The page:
Women leading tech firms set to rise, says Intel official

Digitalisation has become the focal point for businesses and industries globally as increasingly more companies rely on technology in this mid- to post-pandemic era.



Dalia Kamel, regional communications manager, Middle East, Turkey & Africa, and Spain at Intel Corporation. — Supplied photo
Dalia Kamel, regional communications manager, Middle East, Turkey & Africa, and Spain at Intel Corporation. — Supplied photo
by

Sandhya D'Mello

Published: Wed 8 Jun 2022, 11:27 PM

Last updated: Wed 8 Jun 2022, 11:30 PM

Women are either starting their own tech firms or leading them and this trend is poised to bring in fundamental change both locally and globally, said Dalia Kamel, regional communications manager, Middle East, Turkey & Africa, and Spain at Intel Corporation.

“With more women than ever now working in the technology sector, we can see a new generation of confident, talented young females transforming and at a time even leading the industry. However, this is not the time to self-congratulate; while much progress has certainly been made regionally in recent years, we still have a long way to go, said Kamel.

Digitalisation has become the focal point for businesses and industries globally as increasingly more companies rely on technology in this mid- to post-pandemic era. The result is an upsurge of tech-dominant roles such as data scientists, cyber security specialists, and even back-end developers. The plethora of these roles has opened ample opportunities for females to become an intrinsic part of this rapidly growing sector.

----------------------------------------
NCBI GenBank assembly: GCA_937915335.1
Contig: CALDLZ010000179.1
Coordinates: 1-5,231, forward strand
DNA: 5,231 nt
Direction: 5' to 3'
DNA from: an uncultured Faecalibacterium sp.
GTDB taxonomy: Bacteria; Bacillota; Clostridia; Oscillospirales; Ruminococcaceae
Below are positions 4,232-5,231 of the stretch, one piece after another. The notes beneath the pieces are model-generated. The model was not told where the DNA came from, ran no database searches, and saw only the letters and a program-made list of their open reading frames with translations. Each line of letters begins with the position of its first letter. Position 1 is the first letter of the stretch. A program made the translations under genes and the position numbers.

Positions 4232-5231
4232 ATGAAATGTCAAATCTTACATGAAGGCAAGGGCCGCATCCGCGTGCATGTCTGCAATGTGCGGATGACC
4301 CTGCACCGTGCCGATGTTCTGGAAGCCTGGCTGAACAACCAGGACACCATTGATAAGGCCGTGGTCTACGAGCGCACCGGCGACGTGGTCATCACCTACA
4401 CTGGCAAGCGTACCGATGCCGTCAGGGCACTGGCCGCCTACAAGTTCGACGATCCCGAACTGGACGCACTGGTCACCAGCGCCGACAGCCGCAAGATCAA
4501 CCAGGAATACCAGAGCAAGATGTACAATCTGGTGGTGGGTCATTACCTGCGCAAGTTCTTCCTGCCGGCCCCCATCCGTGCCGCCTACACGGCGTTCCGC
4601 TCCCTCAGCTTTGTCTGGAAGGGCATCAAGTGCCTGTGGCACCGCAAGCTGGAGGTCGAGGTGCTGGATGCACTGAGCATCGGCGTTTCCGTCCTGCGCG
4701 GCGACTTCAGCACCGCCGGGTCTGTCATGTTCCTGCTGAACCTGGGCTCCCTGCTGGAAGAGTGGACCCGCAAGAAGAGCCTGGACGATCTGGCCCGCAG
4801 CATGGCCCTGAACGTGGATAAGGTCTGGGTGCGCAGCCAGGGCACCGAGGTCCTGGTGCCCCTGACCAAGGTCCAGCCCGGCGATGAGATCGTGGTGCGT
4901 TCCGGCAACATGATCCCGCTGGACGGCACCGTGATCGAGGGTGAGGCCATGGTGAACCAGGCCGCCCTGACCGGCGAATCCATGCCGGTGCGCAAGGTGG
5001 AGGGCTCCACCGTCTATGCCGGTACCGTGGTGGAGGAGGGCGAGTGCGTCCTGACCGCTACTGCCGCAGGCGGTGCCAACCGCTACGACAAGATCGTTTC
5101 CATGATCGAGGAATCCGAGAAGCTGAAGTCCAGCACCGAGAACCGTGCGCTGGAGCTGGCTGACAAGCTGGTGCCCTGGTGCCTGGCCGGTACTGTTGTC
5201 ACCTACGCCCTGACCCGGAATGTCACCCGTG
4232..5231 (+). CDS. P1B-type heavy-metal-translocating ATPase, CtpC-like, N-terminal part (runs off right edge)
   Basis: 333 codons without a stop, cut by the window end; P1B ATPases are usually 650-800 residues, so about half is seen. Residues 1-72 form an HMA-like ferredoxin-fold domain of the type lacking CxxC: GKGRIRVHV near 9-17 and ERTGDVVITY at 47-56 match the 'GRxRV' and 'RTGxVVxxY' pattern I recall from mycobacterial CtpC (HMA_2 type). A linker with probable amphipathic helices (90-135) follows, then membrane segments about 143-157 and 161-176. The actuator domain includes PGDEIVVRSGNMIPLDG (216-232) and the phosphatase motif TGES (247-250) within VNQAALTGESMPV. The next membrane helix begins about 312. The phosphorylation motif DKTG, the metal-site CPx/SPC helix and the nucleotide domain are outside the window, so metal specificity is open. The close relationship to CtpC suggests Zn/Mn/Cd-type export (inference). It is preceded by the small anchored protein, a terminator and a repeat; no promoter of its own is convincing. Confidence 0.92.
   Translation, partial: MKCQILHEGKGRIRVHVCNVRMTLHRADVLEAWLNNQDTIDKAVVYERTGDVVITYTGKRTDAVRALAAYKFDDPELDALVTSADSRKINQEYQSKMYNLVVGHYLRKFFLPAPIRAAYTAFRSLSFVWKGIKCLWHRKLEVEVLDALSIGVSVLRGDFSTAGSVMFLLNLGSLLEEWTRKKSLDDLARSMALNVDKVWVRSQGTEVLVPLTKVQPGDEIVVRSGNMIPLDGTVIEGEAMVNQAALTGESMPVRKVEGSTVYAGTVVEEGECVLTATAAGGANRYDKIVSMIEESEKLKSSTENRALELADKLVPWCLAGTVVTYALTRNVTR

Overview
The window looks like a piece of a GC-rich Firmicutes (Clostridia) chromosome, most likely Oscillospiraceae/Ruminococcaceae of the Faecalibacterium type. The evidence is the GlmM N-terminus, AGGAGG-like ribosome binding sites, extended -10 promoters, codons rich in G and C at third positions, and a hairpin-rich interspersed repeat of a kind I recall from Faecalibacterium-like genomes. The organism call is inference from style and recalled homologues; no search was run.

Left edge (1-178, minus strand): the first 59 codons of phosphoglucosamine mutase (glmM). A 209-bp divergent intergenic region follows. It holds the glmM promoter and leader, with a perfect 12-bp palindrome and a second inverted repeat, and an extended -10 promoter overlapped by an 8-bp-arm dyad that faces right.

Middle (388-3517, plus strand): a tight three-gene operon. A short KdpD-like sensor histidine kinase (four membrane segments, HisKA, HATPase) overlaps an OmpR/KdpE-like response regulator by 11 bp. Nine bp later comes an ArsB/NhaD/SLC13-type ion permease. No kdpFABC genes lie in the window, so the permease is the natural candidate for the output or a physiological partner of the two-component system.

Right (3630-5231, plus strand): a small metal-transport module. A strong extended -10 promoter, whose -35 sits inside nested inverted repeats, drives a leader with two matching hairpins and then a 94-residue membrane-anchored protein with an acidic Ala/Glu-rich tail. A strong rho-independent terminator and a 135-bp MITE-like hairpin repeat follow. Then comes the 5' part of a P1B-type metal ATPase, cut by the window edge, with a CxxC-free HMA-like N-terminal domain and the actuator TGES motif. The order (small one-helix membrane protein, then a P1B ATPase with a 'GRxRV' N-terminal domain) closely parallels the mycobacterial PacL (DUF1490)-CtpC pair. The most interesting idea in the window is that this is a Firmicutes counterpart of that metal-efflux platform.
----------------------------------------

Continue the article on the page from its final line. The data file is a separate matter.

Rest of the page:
Looking at this growing demand and the associated opportunities, upskilling is imperative. It enables women to develop role-specific skills, lead on relevant projects, and ensure employability in a rapidly evolving job market. We women must take advantage of these opportunities in the digital space.

Kamel received a Bachelor in Business Administration before starting her professional journey as a business development and content acquisition manager with a leading technology company, where she managed multi-million-dollar contracts in the Middle East and Africa.

“I am a person who likes to always be learning, so I navigated my way through various positions across a range of companies enhancing my skill set and building my reputation. In 2011, I started working with Intel to revitalise the brand’s relevancy in the region, underlining its importance and making Intel one of the top three companies in the Gulf,” said Kamel.

“Over the years, my scope has increased to manage additional markets and today I am responsible for a team of communication specialists across the Middle East, Africa, and Turkey, implementing strategies that help shape Intel’s reputation in the region.”

For Intel, diversity and inclusion are key to innovation and the company is 100 per cent committed to advancing D&I at every level in the company. It is foundational to the business and it purpose, in part because of what we have just discussed regarding skilled workers – gender, race, et al should not come into it. Kamel’s role as the regional communications manager for META includes helping to deliver and shape the company’s goals and objectives in this regard across various markets.

“Along with my team, I strive to provide opportunities — and, importantly, challenges — for everyone, and in doing so believe this will lead to teams that thrive. Providing equal opportunities to all, be it through training and development programmes or simply by treating people in an egalitarian manner, is the surest road to success,” concluded Kamel.  — sandhya@khaleejtimes.com


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